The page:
Sunday, July 31, 2005

How to Make Our Ideas Muddled

You are probably aware of Charles Sanders Peirce’s four ways of forming and holding an opinion, outlined in 'How to Make Our Ideas Clear’. These are:
(1) Tenacity. Sticking to what you happen to believe and ignoring anything that might change your mind.
(2) Authority: Picking someone who knows more than you do and believing what they tell you to.
(3) A Priori Reasoning: Working out a couple of core axioms with like-minded friends and extrapolate everything you need to believe from them.
(4) Experiment: Which as we all know, is the only one that really works.

I think there is another way, which is even more intellectually lazy than (1) and (2), since it saves the person using it from having to commit to anything. I call this despicable intellectual vice the habit of Moderation. If, when confronted with two vociferously argued points of view, you determine the arithmetic mean between the arguments you hear, and decide to hold those opinions, you are following this terminally lazy method. You can say that you are tolerant and wise, and that you can see the valid points in each side's argument, but you will be in the one place you can be sure to be totally useless, smugly suspended over the abyss between two coherent points of view.
I assert that the position that the great Sages and Prophets would recommend; the position that will seem self-evident to posterity; the position that will have the greatest chance, if adopted, of advancing understanding of the point of contention and solving it, will almost always be found in one of two places: (1) On or beyond the extreme fringe of one of the two opposing points of view, or (2) Somewhere completely removed from the continuum between parties A and B, beyond the limits of ‘known idea space’.

Consider the following long-forgotten arguments:
* Radical Abolitionists vs. Gradualists. By the end of the Civil War, the stated policy of the US Government was further to the extreme than all but a very few radical abolitionists had suggested at the War’s beginning.
* Containment vs. D├ętente. The premises of both fell apart.
* Leninism vs. Trotskyism. Ditto.
* Practically any argument at all from the history of science.
* Bundists vs. Zionists. In hindsight, the best course of action for the Jews of Poland would have been something only the most extreme Zionists of all advocated.
* Chalcedonians vs. Monophysites. For hundreds of years, the Eastern Roman Empire was convulsed by arguments between Chalcedonians and Monophysites. I’ve read hundreds of pages about the argument and am still not entirely sure what it was about. A series of decent and competent Emperors proposed compromise positions between them, all of which came to naught and serve only to complicate the catalogue of heresies. The problem was eventually ‘solved’ only by the conquest of the main Monophysite regions of the Empire by an ideology that rejected the premises of the argument in toto. Today, the page in my atlas where the world is mapped by traditional religious affiliation shows the successors of the two parties mapped in the same colour (pink), and the majority of the world’s Christians- as near as I can follow- belong to groups that are more Chalcedonian than the Chalcedonians.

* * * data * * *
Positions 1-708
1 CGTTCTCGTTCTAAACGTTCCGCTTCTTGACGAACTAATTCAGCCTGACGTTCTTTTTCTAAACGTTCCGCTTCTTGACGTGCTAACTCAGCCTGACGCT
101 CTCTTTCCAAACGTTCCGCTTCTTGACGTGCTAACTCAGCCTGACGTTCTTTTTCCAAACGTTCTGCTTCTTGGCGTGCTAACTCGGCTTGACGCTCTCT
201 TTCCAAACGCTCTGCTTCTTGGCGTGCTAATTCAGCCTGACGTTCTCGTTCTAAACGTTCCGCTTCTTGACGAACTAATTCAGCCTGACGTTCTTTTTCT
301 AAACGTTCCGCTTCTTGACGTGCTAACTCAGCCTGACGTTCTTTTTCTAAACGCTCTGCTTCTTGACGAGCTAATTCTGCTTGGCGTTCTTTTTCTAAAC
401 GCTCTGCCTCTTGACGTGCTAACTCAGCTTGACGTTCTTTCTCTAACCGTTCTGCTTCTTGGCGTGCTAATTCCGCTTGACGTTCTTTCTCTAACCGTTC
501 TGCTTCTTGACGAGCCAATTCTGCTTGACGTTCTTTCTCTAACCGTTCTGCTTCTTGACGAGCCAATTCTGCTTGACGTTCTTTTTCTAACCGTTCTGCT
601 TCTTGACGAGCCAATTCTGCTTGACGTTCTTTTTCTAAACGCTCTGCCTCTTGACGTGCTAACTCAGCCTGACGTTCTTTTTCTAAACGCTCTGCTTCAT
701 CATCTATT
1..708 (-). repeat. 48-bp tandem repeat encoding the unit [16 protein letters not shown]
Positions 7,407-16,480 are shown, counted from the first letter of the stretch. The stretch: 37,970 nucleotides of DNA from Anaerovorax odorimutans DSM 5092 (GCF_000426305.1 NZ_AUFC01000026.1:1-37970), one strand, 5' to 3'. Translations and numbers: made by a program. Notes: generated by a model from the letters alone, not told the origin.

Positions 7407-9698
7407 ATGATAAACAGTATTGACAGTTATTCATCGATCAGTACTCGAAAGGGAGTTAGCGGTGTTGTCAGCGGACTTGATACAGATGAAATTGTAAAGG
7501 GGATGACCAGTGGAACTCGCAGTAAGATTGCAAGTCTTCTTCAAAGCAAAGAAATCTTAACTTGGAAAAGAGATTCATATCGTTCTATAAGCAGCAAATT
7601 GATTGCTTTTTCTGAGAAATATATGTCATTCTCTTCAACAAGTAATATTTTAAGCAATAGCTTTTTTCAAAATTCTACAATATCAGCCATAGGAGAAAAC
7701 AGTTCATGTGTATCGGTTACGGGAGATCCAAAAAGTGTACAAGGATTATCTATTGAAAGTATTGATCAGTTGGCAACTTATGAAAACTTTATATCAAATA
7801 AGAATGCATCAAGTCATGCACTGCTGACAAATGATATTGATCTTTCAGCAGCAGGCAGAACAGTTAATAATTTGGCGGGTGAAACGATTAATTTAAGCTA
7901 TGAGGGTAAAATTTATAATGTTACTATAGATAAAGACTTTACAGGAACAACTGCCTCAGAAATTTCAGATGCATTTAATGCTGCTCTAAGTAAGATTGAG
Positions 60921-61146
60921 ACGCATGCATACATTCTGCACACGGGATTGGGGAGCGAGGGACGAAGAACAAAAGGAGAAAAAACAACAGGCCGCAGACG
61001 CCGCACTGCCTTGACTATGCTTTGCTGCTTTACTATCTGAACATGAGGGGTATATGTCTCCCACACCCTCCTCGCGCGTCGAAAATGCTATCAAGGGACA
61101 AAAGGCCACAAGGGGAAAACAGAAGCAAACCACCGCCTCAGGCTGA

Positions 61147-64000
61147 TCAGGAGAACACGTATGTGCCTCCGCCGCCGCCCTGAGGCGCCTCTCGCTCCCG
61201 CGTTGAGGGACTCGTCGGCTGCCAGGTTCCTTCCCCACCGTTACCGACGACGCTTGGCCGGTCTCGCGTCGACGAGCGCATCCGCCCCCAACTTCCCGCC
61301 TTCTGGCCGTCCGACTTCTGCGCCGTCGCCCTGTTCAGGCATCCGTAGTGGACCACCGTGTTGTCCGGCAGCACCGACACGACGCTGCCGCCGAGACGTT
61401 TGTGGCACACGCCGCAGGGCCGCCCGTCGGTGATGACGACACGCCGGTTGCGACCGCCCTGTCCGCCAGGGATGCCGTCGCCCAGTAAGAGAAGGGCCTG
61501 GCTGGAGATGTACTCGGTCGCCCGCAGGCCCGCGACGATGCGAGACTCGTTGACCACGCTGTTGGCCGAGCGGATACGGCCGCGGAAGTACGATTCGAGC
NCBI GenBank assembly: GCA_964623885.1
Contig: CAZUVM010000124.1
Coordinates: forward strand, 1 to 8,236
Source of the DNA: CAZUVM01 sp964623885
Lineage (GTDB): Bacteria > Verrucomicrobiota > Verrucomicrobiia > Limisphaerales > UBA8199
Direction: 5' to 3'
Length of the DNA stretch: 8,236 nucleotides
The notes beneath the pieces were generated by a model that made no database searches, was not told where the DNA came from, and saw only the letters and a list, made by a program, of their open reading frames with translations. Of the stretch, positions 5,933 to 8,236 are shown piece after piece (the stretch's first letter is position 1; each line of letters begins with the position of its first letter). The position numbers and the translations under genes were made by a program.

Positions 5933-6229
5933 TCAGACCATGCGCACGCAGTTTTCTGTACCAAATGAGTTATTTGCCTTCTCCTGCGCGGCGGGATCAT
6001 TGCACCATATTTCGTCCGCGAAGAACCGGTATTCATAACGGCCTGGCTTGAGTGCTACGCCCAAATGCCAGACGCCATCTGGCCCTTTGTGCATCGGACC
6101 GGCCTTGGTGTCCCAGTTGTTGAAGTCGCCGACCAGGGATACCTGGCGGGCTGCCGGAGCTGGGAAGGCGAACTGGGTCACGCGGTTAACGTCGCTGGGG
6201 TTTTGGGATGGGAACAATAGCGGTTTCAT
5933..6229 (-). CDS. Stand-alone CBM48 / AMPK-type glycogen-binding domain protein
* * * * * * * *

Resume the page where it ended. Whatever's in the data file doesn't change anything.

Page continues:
Saturday, July 30, 2005

"You haven't alienated all your friends. You just haven't posted about Buffy enough."

I really had anticipated a wave of criticism from the barbaric hinterland of cyberspace following my attack on Harry Potter. Oh well. The same people who sent me the email last year about lobbying my MP on the sanctity of traditional marriage sent me another about the evils of Harry Potter. I was intrigued by the suggestion that Harry Potter was a force for moral relativism, and read a bit more widely, coming to the conclusion that the people who claimed this didn't really understand what moral relativism means. F'rinstance, this guy says it encourages moral relativism because the good characters sometimes do bad things. That's like, let's see, the soldiers in "Saving Private Ryan", or the quintessential moral relativist, George Bailey in "It's a Wonderful Life", or, let's go out on a limb, every character in every film ever made with the possible exception of the Flying Nun.
All the "Harry Potter: Innocent Anklebiter or Spawn of Satan?" sites also quote the bad guy on moral relativism, without ever making it clear that the so-called good guys, er, kind of disagree with him: "A foolish young man I was then, full of ridiculous ideas about good and evil. Lord Voldemort showed me how wrong I was. There is no good and evil, there is only power, and those too weak to seek it..."

Now, Buffy: I've watched to the end of series seven now, and I am convinced that it really did all happen inside Buffy's head, which accounts for the strongly solipsistic flavour of the series. Of course I don't think it invalidates a story if it is 'only a story', it just means that we can talk about not two, but three levels of causation, which is fun:
(1) What does something mean within the Buffiverse?
(2) What does it mean in the universe where Buffy really lives?
(3) What did the creators mean by including it?
What clinched it for me was the treatment of the deaths of Anya and Spike vis-a-vis the death of Buffy's Mum in the final episode. Sure, there are good dramatic reasons within level (3) to downplay them, and not a lot of time left in the series, so it wouldn't be appropriate to devote three angsty episodes to them, but still... Xander's joke about the mall in the final minutes of the episode left me in no doubt that only characters who have an existence on level (2) are really real. Buffy knows it subconsciously: that is why she keeps them at arm's length. That is why there are no profound conversations: Buffy is incapable of profound conversation, and so are the projected fragments of her personality. That is why there is no science or religion in the universe: Buffy doesn't have any science or religion. Another clue is how, if Buffy can't have a love interest, neither can anybody else. The miserable love-lives of the other characters are the fault of Buffy, projecting her misery into the universe she has created.